Why Do Companies Like MRF Don’t Split the Stock?

By Trader Pit

July 9, 2021


Have you ever wondered why companies like MRF don’t have stocks? If we check the current market price of MRF shares, it is Rs 84,470 per share. The highest turnover in the last 52 weeks is ₹ 98,599. If the price per share is too high for this company, the interesting question is: why doesn’t the management/sponsor of MRF split the shares? This is curious, also because, buying shares at Rs 84,470 per share is not financially viable for most small investors.

In this article, we will answer this question. Here we will see why companies like MRF do not own shares. But before we talk about these expensive stocks, let’s understand why companies split their shares?

Interesting study on companies that have rapidly split their shares in the past

You may have heard about Infosys’ story of wealth creation. A small investment in 100 shares of Infosys in 1993 is now worth over 6.04 million rupees. (Also read: How to earn Rs 13,08,672 with a single share).

Infosys has repeatedly awarded bonuses and stock splits to its shareholders over the past 25 years. Therefore, Infosys’ share price is still at an affordable buy level for average investors. In fact, the price per share of Infosys could already be a multiple of the deficit if Infosys weren’t handing out so many bonuses and splits. Here is the history of Infosys bonuses and splits from 1993 to 2018 :

(Source: Moneycontrol)

In addition, Wipro is another joint-stock with a similar history. Thanks to ongoing premiums and splits, Wipro shares remain in the buy zone for retail investors. Otherwise, had the management decided not to give any split or bonus, Wipro’s share price could have been more than a few lakhs, if not crores.

The big question – Why do companies share their shares?

Here are four common reasons why companies split their shares.

  1. Stock splits help companies make stock prices affordable to retail investors. For example, if a company is trading at Rs 3,000 per share and offers a 10:1 share split, it means that the share price will fall to Rs 300 per share after the split. So, which price is more affordable to the public – 3,000 rupees or 300 rupees? Apparently 300 rupees.
  2. Stock splits make shares more liquid and therefore increase trading volume. This is because the total number of shares outstanding increases after a stock split.
  3. The share split has no impact on the financial development of the company. Although the number of outstanding common shares of the Company increases after the split, their par value decreases in the same proportion. In general, stock splits do not affect financial results, so companies are willing to do them.
  4. Since small and micro investors tend to be more interested in affordable stocks, stock splits increase their participation and generally help companies create a diversified investor base for their shares.

In general, the stock split does not make much difference in terms of value, as the financial performance of the company remains the same. However, the stock split allows the company to keep its shares affordable to the public and thus maintain a broad ownership base.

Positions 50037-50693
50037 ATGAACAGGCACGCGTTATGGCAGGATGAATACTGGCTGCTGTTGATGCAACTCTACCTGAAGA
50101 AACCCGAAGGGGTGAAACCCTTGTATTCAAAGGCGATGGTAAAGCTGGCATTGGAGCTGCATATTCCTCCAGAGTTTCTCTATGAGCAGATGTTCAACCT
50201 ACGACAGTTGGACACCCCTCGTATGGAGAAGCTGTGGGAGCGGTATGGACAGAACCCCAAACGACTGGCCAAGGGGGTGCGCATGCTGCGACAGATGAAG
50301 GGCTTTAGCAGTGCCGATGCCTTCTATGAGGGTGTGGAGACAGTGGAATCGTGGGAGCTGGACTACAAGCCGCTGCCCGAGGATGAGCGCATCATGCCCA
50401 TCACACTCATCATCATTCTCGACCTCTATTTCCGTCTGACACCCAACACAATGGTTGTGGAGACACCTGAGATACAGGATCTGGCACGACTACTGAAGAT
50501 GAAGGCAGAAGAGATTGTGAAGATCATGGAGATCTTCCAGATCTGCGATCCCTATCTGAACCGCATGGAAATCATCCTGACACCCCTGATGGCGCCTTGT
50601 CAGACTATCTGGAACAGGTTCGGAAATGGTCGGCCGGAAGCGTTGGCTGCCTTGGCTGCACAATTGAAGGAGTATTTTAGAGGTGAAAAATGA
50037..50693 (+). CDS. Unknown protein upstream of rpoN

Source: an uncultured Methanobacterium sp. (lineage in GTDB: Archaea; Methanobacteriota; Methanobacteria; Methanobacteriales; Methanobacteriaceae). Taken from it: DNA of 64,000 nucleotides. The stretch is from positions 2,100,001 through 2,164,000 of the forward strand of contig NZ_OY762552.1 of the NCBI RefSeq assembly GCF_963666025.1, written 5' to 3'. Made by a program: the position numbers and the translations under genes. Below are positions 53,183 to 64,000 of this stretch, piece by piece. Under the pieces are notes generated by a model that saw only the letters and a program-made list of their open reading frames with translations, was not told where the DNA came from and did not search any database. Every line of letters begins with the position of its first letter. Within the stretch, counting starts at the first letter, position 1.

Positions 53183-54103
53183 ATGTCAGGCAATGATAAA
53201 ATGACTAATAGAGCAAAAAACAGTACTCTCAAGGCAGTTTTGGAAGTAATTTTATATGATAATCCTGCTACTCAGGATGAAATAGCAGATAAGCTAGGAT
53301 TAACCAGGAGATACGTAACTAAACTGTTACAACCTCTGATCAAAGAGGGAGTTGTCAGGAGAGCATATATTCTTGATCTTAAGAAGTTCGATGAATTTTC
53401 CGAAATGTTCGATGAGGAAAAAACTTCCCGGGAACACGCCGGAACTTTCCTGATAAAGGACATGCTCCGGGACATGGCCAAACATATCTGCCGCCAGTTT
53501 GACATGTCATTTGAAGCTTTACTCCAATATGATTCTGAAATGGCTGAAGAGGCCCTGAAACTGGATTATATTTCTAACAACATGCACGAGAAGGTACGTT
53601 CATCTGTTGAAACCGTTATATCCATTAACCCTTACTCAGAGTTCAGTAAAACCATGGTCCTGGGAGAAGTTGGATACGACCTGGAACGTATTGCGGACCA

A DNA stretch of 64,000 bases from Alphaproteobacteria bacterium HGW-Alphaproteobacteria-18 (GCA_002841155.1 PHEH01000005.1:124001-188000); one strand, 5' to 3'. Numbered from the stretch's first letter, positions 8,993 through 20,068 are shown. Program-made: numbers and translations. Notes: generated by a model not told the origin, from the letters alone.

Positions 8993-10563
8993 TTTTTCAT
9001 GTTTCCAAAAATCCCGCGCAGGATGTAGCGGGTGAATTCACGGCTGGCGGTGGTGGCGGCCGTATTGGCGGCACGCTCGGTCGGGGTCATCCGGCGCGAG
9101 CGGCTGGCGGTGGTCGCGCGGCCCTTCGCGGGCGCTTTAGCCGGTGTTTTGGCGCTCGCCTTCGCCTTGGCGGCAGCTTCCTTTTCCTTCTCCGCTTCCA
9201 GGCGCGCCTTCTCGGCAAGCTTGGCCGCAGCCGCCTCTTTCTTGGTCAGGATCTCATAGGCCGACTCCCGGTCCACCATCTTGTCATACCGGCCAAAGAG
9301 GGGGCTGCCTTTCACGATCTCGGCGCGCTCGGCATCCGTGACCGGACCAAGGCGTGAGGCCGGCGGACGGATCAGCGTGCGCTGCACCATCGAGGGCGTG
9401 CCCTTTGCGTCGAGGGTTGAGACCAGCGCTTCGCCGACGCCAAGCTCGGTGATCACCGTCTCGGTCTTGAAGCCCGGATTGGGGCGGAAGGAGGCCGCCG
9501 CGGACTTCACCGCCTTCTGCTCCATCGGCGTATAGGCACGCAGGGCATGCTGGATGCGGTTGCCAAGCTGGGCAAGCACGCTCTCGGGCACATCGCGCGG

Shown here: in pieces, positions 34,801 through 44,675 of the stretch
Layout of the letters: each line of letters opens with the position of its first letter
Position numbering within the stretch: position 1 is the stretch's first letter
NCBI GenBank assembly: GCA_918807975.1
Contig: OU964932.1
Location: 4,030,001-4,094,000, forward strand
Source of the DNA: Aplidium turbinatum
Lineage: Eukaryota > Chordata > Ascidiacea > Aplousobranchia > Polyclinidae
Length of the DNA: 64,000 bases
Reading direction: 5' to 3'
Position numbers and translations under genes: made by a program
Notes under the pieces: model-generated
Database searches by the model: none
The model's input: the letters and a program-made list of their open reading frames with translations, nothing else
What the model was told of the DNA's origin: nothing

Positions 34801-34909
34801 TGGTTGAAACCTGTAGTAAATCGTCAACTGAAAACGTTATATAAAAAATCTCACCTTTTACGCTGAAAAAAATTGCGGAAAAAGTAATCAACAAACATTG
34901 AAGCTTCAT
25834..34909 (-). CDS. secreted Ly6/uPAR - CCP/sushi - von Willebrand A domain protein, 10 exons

Companies that don’t share their shares – list of the most expensive stocks!

The reasons for the stock split can be understood from the above paragraph. The next big question, though, is why don’t some companies split their shares? Why are the stock prices of many companies still in the 5-figure range on the stock market when they have the option to split their shares?

If you check the current share price of companies listed on the Indian Stock Exchange, you will find that there are many companies with a share price of more than Rs 5,000. Here are some of the best:

CompanyIndustryMarket capitalisation (Rs. million)Current price (Cr)
MRF Ltd.Tyres and related items35528.2983770.55
Honeywell Automation India Ltd.Consumer durables – electronics39314.5844465.85
Rasa Ltd.Consumer Goods303.231387.65
Page Industries Ltd.Textile33131.1929703.75
3M India Ltd.Varied30843.2527379.55
Sri Cement Ltd.Cement and building materials97260.3526956.3
Nestlé India Ltd.Consumer Goods159994.6516594.25
Abbott India Ltd.Pharmaceuticals and medicines31139.5814654.4
Bosch Ltd.Parts for cars42343.1314356.7
Yamuna Syndicate Ltd.Trade433.3514099
Tasty Bite Eatables Ltd.Consumer Goods3559.8213873.05
Procter & Gamble Hygiene & Health Care Ltd.Household and personal effects42288.0613027.45
Bombay Oxygen Investments Ltd.Industrial gases and fuels153.7410249
Bharat Rasayan Ltd.Pesticides and agrochemicals4082.519608.75
Bajaj Finserv Ltd.Finance – Investments149727.659408.7
Paulson Ltd.Chemical Products106.638885.9
Pauschak Ltd.Chemical Products2479.928046.15
Indiamart Intermesh Ltd.e-commerce24265.637991.65
Sanofi India Ltd.Pharmaceuticals and medicines17683.377678.2
TTC Prestige Ltd.Consumer durables – equipment10043.827231.65
Maruti Suzuki India Ltd.Cars – passenger cars214573.517103.2
Lakshmi Machinery Works Ltd.Textile Technology7439.486963.85
Atul Ltd.Chemical Products20425.576903.55
Ultratech Cement Ltd.Cement and building materials194197.976728
Procter & Gamble Health Ltd.Pharmaceuticals and medicines10543.516351.75